Sidnei da Silva wrote:
> On Tue, May 31, 2005 at 09:37:32AM -0600, Shane Hathaway wrote:
> | I have only GUI code so far, because in this project, I want the UI to
> | drive the requirements.  I'm thinking about the code behind it now.
> Ok. What are you using for drawing the UI? I just googled for wxGlade
> but it seems like it just generates code and doesn't save in glade's
> xml format (which would allow for sharing the UI design between
> wxpython and pygtk).

I'm using XRCed, which comes with wxPython.  I was planning to be
selfless and use all-inclusive technologies like anygui, XUL, or AJAX,
but I finally decided that I was wasting a lot of time and I needed to
selfishly use the technologies I like the most (or dislike the least.)
;-)  Also, now that wxPython 2.6 is out, I can safely depend on the
latest features.

Once I decided on a GUI, it took me hardly any time to get past the easy
GUI stuff and start to think about the real requirements for a good
software configuration browsing/editing session.  It may turn out that
you can browse/edit configuration just fine through the web, but I find
it a lot easier to discover requirements if I assume that it *won't* be
done TTW.

Here are some of the less obvious requirements I've discovered so far:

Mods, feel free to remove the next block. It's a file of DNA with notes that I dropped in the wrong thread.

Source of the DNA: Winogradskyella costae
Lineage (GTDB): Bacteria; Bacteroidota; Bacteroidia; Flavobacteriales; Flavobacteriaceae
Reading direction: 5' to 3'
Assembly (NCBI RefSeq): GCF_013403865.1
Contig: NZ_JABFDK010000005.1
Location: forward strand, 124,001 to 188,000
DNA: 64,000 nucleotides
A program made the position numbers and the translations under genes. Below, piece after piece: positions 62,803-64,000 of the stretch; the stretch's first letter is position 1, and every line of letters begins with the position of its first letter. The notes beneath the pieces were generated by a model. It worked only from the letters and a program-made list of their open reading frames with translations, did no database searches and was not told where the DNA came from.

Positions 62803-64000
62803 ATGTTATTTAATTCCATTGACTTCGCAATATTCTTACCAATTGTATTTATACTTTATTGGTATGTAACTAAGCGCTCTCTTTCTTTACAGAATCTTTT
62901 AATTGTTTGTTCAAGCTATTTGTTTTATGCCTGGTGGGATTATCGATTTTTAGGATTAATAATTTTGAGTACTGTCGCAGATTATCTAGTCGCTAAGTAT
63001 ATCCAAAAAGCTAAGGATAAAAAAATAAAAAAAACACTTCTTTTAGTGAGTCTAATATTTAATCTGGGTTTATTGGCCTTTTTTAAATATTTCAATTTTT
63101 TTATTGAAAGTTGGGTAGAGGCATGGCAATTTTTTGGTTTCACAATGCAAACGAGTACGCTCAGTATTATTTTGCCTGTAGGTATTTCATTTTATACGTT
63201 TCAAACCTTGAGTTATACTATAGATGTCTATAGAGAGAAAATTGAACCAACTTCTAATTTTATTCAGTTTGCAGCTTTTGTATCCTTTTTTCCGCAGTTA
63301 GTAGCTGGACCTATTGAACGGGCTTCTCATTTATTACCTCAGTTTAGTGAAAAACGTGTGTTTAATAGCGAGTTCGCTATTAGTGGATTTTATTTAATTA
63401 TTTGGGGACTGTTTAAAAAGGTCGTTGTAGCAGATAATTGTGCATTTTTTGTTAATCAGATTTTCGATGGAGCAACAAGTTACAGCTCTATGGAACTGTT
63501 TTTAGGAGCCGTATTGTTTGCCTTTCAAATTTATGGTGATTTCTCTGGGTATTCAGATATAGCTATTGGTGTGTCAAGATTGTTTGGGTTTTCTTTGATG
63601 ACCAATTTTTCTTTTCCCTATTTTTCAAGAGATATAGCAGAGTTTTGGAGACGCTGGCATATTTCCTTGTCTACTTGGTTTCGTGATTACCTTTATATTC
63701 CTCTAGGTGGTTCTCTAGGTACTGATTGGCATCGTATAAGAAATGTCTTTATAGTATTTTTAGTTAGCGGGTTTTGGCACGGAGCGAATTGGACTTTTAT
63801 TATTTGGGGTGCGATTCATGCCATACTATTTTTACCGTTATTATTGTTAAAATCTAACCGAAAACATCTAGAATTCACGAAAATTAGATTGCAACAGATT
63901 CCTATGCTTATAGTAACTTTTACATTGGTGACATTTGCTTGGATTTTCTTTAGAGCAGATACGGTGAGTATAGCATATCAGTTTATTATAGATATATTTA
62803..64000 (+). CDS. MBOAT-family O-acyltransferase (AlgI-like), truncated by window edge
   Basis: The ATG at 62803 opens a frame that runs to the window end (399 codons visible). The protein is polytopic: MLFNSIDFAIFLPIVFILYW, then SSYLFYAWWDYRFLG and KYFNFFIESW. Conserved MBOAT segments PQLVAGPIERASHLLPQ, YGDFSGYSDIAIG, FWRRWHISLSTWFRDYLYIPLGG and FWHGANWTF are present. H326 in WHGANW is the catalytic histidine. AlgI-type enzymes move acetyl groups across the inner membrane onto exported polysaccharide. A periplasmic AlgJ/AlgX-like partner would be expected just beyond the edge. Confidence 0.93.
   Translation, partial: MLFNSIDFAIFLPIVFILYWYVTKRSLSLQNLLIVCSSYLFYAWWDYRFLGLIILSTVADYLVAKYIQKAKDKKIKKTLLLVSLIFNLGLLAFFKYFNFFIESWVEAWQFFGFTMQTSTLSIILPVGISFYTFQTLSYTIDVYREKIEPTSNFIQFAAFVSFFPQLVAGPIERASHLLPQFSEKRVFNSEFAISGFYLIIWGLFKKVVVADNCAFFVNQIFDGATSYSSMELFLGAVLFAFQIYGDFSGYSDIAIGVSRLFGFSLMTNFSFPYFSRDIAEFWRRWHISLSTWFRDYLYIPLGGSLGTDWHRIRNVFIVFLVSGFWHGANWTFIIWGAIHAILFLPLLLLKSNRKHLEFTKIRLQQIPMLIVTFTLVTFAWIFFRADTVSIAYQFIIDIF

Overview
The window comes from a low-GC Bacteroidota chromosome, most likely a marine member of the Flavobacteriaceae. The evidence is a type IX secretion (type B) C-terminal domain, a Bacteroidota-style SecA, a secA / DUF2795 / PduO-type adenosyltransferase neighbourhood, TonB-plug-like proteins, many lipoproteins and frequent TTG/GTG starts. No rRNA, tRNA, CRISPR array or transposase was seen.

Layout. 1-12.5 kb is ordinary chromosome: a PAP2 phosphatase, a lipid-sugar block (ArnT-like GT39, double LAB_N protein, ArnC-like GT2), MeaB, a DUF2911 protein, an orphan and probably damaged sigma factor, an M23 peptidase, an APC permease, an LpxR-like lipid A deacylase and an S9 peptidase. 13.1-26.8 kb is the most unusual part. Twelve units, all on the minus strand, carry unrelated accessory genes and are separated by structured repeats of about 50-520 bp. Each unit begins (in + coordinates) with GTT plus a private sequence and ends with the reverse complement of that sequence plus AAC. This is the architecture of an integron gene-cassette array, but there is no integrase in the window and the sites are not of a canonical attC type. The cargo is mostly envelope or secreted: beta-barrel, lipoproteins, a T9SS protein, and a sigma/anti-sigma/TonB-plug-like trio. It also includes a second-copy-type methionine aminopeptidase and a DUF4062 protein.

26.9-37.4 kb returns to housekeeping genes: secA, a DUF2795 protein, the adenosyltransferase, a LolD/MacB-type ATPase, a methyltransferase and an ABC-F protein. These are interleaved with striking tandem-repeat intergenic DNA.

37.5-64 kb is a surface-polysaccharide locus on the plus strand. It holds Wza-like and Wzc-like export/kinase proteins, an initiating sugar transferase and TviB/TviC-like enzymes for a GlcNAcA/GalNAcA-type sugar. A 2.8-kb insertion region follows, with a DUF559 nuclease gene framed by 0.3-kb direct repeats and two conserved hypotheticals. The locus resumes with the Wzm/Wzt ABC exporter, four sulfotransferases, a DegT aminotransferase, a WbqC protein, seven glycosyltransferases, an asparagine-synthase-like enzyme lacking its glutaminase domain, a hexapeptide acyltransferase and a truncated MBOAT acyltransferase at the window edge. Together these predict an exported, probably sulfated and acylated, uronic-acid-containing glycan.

- The configuration editor should be useful for fixing a broken
configuration.  Imagine a new Zope user starts one of Stephan's
tutorials, but misspells a Python package name, and wants more help than
a traceback for fixing the problem.  The user launches the configuration
editor, which points out the problem and makes it easy to fix it.

- The configuration editor should work even if the user has written
crashy code.  Therefore, the GUI code should not directly import any
possibly unstable Python modules.  Unstable Python modules could change
stuff they shouldn't, segfault, start infinite loops, etc.  Virtually
all new code is unstable.

- Users should be able to save a broken configuration.  Imagine how
annoying a Python code editor would be if it didn't let you save your
Python module unless it passed some checks.  The same principle applies
here.  Saving broken stuff is an essential part of a normal development

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